Clinical Implications for Trans Men

trans men

While cisgender males tend to adhere to hegemonic models of masculinity, trans men may express masculinity in different ways. These differences have clinical implications, and clinicians should be aware of them.

Many trans men participate in sport, including organized team and individual sports at high school and college levels. They also engage in sexual behaviors such as receptive genital sex.

Gender identity

Gender identity refers to a person’s internal sense of gender; it can be the same as or different from assigned sex at birth. Gender identity is less commonly known than sex, and some people may not understand the difference between the two. Those who believe that someone can be a different gender than their assigned sex at birth are more likely to have lower levels of education and to live in rural areas.

Overall, about half of adults say they think that society has gone too far or not far enough in its acceptance of transgender and nonbinary people. Opinions differ by demographic characteristics and partisanship. Young adults and those without a four-year college degree are more likely to say that society has not accepted transgender and nonbinary people far enough, while Republicans are more likely to say that society has gone too far.

Sexual orientation

Transgender men and women often experience a range of sexual orientations. They may be erotically attracted to the opposite biological sex—women to men or men to women—or they may be attracted to all genders. It can be difficult to determine their orientation without offending them or creating confusion.

Several studies have shown that transgender people’s sexual orientation is very fluid. One study found that a majority of transgender men and nonbinary individuals endorsed being attracted to more than one partner gender during their sexual lives (Fig. 2A).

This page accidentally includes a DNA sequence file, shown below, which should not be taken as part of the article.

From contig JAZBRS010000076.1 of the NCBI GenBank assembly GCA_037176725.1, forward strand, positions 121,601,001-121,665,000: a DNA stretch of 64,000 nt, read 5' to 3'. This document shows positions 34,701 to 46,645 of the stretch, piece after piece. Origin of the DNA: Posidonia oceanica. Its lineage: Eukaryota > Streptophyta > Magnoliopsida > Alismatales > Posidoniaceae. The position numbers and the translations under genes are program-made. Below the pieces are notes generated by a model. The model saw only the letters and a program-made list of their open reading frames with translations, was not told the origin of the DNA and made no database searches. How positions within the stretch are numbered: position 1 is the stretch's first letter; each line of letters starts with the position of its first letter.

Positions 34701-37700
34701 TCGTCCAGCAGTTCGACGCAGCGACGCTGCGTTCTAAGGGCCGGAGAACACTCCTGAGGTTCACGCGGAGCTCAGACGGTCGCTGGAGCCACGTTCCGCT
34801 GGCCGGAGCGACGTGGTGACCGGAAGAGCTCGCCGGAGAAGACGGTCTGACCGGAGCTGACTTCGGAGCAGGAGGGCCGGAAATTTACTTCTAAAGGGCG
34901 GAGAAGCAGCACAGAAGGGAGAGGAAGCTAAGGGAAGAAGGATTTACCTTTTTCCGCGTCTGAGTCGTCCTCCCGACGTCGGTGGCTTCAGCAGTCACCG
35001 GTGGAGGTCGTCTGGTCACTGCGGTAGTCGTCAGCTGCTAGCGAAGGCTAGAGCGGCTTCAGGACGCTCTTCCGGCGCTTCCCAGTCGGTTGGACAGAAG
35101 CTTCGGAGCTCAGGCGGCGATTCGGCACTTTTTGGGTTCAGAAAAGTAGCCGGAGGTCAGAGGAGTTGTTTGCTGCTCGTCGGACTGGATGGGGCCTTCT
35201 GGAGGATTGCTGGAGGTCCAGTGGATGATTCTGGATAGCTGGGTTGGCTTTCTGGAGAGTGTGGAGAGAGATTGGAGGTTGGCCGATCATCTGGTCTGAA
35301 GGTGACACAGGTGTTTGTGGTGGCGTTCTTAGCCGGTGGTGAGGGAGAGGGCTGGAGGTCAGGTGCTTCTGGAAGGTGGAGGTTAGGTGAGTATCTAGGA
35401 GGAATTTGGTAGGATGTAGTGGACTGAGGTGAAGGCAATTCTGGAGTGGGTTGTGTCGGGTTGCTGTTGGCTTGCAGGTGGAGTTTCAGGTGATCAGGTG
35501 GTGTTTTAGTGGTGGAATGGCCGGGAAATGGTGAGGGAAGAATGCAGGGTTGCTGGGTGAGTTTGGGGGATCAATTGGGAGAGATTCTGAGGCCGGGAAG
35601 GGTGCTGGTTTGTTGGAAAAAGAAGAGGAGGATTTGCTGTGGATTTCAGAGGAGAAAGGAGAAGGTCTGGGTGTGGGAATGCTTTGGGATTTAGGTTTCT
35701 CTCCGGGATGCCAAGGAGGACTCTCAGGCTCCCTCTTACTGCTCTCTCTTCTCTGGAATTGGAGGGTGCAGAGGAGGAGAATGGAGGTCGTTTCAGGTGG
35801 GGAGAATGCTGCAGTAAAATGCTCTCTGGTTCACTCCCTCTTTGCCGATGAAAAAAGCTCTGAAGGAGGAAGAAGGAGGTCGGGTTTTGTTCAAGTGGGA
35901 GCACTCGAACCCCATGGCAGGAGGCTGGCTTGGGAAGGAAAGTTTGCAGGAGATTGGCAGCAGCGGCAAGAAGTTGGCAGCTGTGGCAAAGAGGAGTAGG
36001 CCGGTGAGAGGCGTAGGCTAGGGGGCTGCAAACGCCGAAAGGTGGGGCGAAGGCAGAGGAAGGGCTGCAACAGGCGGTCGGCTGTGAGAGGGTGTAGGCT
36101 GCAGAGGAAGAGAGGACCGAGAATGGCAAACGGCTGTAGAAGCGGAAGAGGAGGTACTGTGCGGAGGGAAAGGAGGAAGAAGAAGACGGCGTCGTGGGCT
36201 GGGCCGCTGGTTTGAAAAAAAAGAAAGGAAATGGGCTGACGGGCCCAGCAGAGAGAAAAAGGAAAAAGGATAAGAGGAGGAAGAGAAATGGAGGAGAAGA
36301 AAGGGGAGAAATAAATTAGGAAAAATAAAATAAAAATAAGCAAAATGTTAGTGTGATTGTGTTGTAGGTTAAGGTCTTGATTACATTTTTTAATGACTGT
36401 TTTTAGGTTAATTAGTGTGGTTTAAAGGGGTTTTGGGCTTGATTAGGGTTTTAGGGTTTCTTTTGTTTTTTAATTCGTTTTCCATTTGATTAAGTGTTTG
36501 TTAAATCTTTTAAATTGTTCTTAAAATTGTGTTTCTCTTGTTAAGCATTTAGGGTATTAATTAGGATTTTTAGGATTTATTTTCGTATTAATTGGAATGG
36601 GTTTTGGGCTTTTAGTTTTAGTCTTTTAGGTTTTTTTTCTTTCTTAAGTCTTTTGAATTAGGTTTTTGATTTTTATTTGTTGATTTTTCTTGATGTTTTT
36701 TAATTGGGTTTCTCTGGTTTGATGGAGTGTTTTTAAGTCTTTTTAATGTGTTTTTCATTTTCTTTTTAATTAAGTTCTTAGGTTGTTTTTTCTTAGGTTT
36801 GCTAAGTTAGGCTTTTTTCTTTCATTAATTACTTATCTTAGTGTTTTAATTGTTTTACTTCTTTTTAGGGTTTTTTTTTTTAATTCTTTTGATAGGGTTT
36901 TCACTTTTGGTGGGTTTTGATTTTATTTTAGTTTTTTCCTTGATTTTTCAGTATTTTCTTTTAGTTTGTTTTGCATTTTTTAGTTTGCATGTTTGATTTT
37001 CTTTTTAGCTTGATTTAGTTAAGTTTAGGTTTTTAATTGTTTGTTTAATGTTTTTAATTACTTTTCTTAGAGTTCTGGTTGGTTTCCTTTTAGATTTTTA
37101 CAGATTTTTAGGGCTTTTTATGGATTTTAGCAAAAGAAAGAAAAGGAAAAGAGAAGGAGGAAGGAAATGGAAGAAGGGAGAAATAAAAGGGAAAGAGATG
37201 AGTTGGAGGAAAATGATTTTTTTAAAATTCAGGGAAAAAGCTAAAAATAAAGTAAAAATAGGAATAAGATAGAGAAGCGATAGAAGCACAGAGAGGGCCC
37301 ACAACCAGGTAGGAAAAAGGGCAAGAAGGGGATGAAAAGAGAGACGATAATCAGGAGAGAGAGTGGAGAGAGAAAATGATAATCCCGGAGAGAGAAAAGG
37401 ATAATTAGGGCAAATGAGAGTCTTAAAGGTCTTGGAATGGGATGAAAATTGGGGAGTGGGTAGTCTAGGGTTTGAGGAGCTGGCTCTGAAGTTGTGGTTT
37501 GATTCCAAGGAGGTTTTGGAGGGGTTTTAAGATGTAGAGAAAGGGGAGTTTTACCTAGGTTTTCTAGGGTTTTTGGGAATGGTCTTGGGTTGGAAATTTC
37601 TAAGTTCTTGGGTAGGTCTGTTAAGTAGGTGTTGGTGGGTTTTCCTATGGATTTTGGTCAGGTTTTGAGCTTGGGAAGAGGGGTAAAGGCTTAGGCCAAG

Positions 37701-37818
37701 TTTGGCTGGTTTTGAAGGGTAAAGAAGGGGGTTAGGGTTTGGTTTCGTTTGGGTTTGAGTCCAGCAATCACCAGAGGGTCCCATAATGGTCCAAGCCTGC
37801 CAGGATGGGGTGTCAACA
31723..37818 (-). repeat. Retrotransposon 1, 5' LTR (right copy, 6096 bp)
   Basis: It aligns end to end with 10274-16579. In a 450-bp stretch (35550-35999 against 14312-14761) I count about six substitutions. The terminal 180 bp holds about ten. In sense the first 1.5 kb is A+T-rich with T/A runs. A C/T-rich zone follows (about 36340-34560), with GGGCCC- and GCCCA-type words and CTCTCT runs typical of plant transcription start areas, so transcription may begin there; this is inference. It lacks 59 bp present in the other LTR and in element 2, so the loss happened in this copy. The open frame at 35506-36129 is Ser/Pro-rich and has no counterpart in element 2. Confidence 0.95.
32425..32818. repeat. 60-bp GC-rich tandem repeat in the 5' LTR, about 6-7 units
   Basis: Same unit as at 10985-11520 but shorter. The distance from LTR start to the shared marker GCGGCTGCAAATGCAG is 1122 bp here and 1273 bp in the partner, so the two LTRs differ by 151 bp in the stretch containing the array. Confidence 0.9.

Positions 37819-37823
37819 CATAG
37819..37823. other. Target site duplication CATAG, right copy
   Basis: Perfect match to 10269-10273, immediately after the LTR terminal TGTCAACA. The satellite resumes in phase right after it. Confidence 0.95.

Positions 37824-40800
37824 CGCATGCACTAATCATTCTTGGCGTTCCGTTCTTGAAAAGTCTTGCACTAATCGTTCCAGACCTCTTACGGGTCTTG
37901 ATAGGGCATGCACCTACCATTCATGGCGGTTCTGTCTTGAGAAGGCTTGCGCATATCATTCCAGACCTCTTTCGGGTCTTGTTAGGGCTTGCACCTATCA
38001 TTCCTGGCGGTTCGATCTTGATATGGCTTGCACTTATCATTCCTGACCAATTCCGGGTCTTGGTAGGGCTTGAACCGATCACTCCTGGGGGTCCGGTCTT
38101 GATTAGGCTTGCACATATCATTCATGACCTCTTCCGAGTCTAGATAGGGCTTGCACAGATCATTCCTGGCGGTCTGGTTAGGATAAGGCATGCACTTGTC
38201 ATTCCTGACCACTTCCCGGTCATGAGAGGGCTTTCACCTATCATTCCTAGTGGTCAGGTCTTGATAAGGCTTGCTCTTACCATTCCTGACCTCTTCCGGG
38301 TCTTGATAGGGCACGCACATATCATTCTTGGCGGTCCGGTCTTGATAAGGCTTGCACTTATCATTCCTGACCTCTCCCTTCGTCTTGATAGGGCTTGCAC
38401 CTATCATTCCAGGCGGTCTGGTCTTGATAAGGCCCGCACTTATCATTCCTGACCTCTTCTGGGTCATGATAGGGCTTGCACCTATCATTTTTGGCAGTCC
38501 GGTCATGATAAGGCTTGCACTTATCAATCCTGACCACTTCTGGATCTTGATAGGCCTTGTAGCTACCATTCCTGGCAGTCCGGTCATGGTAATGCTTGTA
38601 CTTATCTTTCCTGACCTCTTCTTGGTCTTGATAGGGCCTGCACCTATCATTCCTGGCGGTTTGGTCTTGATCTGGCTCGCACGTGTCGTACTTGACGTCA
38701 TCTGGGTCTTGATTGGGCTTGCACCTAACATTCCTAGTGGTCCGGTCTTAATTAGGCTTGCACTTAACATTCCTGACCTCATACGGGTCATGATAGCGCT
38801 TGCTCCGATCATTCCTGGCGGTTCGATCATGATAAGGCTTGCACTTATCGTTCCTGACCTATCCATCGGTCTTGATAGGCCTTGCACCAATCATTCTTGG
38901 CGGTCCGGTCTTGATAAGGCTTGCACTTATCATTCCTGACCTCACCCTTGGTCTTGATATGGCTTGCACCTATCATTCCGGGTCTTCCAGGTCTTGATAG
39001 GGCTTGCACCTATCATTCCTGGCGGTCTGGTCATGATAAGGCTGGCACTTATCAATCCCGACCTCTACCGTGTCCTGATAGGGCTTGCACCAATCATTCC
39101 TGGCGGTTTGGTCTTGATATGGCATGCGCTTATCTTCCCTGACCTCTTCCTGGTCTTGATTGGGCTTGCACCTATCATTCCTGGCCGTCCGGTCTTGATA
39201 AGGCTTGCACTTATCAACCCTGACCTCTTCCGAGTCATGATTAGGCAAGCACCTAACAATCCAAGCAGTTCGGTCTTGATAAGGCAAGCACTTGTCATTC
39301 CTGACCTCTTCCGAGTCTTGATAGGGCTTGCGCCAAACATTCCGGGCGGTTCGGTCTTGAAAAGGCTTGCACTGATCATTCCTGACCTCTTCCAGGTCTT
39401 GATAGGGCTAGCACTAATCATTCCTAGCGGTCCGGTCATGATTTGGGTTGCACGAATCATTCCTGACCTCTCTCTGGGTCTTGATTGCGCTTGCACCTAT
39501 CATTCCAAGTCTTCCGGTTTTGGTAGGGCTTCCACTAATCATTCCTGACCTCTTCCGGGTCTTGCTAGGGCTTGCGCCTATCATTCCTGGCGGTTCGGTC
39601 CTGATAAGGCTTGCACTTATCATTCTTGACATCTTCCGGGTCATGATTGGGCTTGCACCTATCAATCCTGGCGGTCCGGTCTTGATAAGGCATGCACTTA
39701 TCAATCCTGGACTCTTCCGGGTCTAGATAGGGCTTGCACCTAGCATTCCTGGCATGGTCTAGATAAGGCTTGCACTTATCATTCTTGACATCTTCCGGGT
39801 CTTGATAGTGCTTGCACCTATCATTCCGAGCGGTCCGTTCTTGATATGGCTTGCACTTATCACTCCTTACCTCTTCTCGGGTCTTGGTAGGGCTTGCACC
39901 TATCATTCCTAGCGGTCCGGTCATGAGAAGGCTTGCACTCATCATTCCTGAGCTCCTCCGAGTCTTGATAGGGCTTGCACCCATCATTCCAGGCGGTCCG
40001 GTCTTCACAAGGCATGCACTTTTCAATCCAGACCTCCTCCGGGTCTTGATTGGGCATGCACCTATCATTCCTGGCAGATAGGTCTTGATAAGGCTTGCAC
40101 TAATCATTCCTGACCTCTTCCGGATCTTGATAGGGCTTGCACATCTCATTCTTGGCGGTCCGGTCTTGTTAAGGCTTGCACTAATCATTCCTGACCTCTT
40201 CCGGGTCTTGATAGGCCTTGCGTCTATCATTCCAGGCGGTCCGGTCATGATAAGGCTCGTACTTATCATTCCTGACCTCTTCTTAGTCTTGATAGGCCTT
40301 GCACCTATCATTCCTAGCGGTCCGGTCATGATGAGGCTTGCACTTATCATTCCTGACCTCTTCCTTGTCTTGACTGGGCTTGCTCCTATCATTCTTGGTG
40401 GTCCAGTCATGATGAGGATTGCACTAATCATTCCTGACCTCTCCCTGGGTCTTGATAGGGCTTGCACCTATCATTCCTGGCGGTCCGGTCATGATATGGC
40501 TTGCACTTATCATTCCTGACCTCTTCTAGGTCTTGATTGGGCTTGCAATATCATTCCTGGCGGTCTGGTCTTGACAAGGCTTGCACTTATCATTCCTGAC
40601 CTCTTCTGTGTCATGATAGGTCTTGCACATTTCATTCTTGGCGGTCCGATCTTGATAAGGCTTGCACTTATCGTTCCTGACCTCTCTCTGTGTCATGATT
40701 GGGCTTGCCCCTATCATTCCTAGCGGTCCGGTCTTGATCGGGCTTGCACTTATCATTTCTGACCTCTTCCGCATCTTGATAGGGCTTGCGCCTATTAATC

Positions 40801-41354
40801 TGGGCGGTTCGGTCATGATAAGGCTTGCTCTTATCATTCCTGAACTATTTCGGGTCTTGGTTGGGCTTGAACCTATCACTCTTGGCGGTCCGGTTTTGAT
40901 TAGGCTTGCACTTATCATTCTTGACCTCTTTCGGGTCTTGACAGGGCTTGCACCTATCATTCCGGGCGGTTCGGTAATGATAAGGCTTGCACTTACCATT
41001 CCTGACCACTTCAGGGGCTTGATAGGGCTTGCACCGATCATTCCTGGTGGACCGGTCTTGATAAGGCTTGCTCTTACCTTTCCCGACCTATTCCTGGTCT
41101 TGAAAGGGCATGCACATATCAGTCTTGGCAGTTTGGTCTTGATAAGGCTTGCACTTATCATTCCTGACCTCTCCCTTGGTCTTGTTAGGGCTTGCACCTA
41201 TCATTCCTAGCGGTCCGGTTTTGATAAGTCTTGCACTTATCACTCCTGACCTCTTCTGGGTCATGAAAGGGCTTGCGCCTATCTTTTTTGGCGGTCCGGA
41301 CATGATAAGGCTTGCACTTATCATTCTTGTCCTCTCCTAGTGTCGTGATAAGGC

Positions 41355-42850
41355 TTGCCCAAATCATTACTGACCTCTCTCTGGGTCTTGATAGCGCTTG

Future research should assess sexual orientation using updated measures that are inclusive of transgender people’s varied identities and experiences, as well as their varying behaviors and attractions. These measures include plurisexuality, which enables people to identify as having sexual orientations involving any gender or a combination of genders, as well as bisexuality and asexuality. This is especially important given that many transgender people have reported shifts in sexual orientation during and after transition.


Transgender men may have unique health needs, particularly gynecologic care. Some of these patients need pap smears, annual mammograms and other routine screenings. Those who have had top surgery for male-contoured chests may also need a breast exam to be familiar with their new anatomy.

Many of the participants in a study of gynecologic needs for transgender men reported difficulties receiving regular health care because they feared revealing their gender identity to their medical providers. The male/female boxes on the health intake forms and pronoun usage by medical staff were a major source of confusion and conflict.

Some transgender people may experience mental health conditions such as anxiety or depression at higher rates than their cisgender peers. It is important for them to find a mental health provider who is sensitive and comfortable working with transgender patients. This could include a transgender counselor or someone who is experienced in treating LGBTQ+ clients. Finding a therapist can be difficult, but it is possible to ask for referrals from trusted LGBTQ+ friends and family or a transgender support group.


In this CI, participants described their experiences with transphobia and its repercussions on their lives. These repercussions included social isolation and family discord. They also included a lack of confidence in the health care system and an incentive to engage in unsafe self-care, such as using illegal networks to purchase hormones without a prescription.

Many of the participants in this CI lived in the South, a region known for its stereotypical views of masculinities and men. As such, they often felt pressure to perform stereotypical masculinities in their everyday lives. For example, one respondent said he felt that being a man meant taking care of his wife and children.

These responses indicate that the repercussions of transphobia may be more pronounced in rural settings than in urban ones. This is important because it may affect the outcomes of a transgender person’s life. In addition, it may affect their relationship with the wider LGBTQ community. This research contributes to nursing science by highlighting the need for increased support for transgender people.